I was done.  I climbed off my bike and felt that familiar disdain for my next date with the trainer.  I searched the internet to discover whether there was another season with a growing concern.  I learned more about Dark Matter than I had intended.  I learned about the actors and the production.  I read reviews, both positive and negative.  I was delighted to find that there will be another season but annoyed to know that it is only in production.

I even discovered the WordPress blog of Joseph Mallozzi – Josephmallozzi’s Weblog.  He is the co-writer and creator of Dark Matter.  He has a lot of behind the scene photos of the current filming of Dark Matter on his blog.  I flipped through each post in my developing sense of fandom.

I learned that Dark Matter was originally a comic book that Joseph Mallozzi co-wrote.  So, I did what any newly minted fan would do.  I got on Amazon to see if I could buy one.  I’m a little embarrassed to admit that the compilation book of all four comics should arrive in two days.  I haven’t bought myself a comic book in three decades.

Don’t judge me, I’m a fan.

I find it interesting that I wasn’t really a fan of Dark Matter while Netflix held a trove of unwatched episodes.

It wasn’t until the streaming dried up that I even thought about the writer.
It wasn’t until the entertainment stopped that I began searching.
It wasn’t until I was forced to wait that I became a fan.

My reaction to Dark Matter reminded me of this quote from A.W. Pink.

Pink

I can testify to these dry seasons of the soul.

Most Christians will experience these periods of drought
if they follow Christ any length of time.

It is part of sanctification.

Have you ever wondered why we experience these periods where the river of God’s presence feels like it has dried up?

Some may say that these seasons are periods of preparation or testing or due to sin.  I agree in part.

However, I wonder if dry periods are simply a process to make us into fans.

When I enter a dry period, I tend to think more about God.  I confess that my thoughts often sound like complaints, “why is God doing this to me”, but my eyes definitely get focused back on Him.

When I feel spiritually lethargic, I tend to search more earnestly in His word.  I start digging into the mysteries of God and realize that I am usually not even asking the right questions.

When I am waiting on God, I inevitably begin to ask myself, who I am waiting for, which brings me back to the Gospel, the wonderful treasure of the good news of Jesus Christ and I become more of a fan.

A dry period  will inevitably
bring me to the glory of God.

It will make me a fan.

When I am a fully glorifying fan:

I am prepared to follow Christ in whatever He has called me to do.

I am ready to persevere through the suffering and trials that are before me.

I am willing to turn my back on the temptations of this world for the surpassing worth of my loving Savior.

The lukewarm Christian is a lukewarm fan.

Christians should be more enthusiastic than any of the fans in a sports stadium.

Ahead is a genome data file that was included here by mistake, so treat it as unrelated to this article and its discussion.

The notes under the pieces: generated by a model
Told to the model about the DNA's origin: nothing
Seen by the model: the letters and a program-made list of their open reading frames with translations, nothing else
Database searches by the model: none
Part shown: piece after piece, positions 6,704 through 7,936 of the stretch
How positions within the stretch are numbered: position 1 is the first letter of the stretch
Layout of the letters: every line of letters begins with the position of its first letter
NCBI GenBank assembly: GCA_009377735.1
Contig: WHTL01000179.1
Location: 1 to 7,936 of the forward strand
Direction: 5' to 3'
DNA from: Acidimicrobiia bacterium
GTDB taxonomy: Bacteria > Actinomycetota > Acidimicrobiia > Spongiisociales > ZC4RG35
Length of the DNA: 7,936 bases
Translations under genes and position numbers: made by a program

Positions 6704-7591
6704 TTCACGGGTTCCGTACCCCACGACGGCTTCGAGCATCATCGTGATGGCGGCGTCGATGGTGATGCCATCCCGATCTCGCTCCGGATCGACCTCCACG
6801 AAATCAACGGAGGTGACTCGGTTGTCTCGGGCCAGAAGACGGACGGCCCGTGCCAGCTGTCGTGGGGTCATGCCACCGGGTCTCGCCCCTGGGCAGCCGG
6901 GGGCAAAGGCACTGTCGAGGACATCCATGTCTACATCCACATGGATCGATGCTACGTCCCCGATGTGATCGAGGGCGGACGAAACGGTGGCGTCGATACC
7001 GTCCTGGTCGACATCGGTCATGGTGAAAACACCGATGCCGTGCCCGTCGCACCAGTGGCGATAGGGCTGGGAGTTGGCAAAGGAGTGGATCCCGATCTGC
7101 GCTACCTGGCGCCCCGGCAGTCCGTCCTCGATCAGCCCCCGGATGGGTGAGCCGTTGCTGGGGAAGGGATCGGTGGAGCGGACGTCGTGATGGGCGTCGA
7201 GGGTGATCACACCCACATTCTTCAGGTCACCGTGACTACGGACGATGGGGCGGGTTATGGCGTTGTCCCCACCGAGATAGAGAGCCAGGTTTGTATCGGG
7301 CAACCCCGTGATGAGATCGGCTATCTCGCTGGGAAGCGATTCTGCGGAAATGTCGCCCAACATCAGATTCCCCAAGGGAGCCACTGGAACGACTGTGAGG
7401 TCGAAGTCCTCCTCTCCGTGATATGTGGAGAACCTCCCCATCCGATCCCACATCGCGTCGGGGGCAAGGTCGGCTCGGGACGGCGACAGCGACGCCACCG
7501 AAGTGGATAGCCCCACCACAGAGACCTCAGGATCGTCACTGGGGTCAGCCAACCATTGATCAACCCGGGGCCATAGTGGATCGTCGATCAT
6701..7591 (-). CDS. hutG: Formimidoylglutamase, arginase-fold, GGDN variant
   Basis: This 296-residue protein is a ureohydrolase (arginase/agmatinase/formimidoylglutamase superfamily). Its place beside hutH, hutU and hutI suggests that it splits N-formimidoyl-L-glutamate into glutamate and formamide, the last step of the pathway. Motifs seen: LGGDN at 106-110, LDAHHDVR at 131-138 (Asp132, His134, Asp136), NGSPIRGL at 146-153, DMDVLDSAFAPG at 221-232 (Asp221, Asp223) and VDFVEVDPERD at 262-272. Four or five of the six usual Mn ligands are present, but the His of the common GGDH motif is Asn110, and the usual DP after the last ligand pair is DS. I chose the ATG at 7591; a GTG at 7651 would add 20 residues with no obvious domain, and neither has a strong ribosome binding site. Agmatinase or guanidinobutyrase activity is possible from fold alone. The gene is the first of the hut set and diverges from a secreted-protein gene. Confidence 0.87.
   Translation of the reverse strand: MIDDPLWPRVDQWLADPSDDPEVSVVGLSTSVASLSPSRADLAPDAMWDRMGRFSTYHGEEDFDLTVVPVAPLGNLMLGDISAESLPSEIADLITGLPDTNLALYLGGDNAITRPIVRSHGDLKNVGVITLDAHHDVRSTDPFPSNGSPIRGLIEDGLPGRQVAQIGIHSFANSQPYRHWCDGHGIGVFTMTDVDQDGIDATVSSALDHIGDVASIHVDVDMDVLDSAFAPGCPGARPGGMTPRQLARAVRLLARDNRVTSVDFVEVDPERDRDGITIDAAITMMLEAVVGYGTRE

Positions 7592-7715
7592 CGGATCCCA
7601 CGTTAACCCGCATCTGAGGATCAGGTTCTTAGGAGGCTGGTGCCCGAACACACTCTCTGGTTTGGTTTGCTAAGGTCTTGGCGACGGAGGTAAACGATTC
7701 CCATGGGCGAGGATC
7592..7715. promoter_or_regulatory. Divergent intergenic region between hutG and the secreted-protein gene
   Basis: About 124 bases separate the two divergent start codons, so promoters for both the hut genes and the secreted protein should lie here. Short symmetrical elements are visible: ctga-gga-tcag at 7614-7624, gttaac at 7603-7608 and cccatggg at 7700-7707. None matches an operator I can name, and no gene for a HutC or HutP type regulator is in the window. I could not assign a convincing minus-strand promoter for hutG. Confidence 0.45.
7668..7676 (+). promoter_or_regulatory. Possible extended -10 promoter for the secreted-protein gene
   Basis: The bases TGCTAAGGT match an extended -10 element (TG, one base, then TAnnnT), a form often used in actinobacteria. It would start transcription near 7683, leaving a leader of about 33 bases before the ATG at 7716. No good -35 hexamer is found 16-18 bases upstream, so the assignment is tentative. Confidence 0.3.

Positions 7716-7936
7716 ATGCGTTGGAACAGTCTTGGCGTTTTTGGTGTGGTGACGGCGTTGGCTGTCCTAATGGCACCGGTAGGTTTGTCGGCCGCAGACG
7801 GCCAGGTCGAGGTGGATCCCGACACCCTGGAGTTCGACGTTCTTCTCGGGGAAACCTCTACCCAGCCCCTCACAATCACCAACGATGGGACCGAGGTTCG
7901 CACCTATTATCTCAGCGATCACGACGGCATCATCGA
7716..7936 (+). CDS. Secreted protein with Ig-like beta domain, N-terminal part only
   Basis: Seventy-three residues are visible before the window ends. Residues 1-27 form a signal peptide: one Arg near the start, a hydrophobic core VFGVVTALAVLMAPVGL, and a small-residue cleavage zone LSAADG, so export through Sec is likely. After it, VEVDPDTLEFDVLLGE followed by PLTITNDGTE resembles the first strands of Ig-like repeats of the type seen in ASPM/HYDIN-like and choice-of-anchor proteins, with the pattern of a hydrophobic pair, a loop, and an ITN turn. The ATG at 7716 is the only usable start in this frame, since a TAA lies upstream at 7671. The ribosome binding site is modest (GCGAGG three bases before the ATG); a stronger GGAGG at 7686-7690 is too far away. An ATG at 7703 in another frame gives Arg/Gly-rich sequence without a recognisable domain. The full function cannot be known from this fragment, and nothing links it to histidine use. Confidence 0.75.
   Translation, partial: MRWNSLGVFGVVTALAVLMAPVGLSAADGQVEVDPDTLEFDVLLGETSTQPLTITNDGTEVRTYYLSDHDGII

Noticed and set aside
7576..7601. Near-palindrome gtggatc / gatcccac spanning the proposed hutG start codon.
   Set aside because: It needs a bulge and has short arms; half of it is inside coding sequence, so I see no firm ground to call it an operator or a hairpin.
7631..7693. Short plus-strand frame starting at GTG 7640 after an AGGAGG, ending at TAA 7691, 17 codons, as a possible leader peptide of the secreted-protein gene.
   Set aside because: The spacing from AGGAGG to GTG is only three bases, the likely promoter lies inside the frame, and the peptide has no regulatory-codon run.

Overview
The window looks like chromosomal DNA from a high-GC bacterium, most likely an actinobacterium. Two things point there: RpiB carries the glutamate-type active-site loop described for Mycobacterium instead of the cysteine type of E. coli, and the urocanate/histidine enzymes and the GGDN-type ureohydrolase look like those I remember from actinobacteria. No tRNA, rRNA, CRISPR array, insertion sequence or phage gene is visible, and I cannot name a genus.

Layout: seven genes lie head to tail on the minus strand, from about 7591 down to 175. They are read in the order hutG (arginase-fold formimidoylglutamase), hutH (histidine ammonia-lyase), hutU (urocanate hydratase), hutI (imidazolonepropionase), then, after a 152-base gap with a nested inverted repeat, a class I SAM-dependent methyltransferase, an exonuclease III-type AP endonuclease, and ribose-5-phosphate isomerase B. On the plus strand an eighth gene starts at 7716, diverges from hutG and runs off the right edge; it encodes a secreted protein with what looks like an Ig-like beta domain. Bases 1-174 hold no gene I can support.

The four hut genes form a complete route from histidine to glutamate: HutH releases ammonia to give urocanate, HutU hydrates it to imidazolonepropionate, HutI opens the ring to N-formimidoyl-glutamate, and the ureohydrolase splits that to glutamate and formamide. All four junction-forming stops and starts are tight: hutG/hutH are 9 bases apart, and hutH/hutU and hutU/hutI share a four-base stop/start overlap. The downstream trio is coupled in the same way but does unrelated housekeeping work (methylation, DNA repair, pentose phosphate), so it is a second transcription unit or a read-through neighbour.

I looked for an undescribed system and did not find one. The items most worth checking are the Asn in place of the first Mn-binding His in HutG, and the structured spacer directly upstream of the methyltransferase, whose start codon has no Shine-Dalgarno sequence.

Our demeanor should clothe us as followers of Christ more than any avid comic con attendees.

Our homes should proudly display our fandom of the One.

We were created to be fans; we were created to worship.
A true fan should be easy to spot.

God wants us to be easy to spot.
God wants us to be true fans.
He is willing to take us through those dry periods to teach us that our fandom rests only in Him.

PRAYER: Lord, I pray that you will make me into a fan.  Help me to want to join my voice with that of the Psalmist and declare your wondrous deeds in unabashed fandom.  Help me to accept the dry seasons.  Help to see that you are taking me to greater happiness.  Father, do your work in me even when I am not fully cooperating.  I pray this in the precious name of your Son, Jesus Christ. Amen

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“THE GEM OF COMPETITION” – Mar 29

March 29, 2015

“But when they measure themselves by one another and compare themselves with one another, they are without understanding.” 2 Corinthians 10:12b

I sit before my computer after a full night’s sleep, exhausted. I suffer from post-tournament exhaustion. My family and I have spent the last three days lost in the altered existence of the NCFCA Idaho Open. It is a strange world unto itself as days are consumed with alternating rounds of speech and debate. Days seem to endlessly stretch, yet pass in a blink.

I love these tournaments.  I love getting to watch the skills and talents of so many young people.  This year I had the privilege to speak to these competitors during the morning devotion on the opening day of the tournament. The following is a portion of what I shared:

National Christian Forensics and Communication...

 

This morning you will be embarking into competition. I love competition. Through competition, we get to test our skills and learn where we can improve. Obviously, this competition will be a test of your speaking and debating abilities.

However, I want to draw your attention to another test. It is a test that will be happening over the next three days, but will have no awards ceremony, there will be no ballots, no points will be tabulated and there will be only one Judge.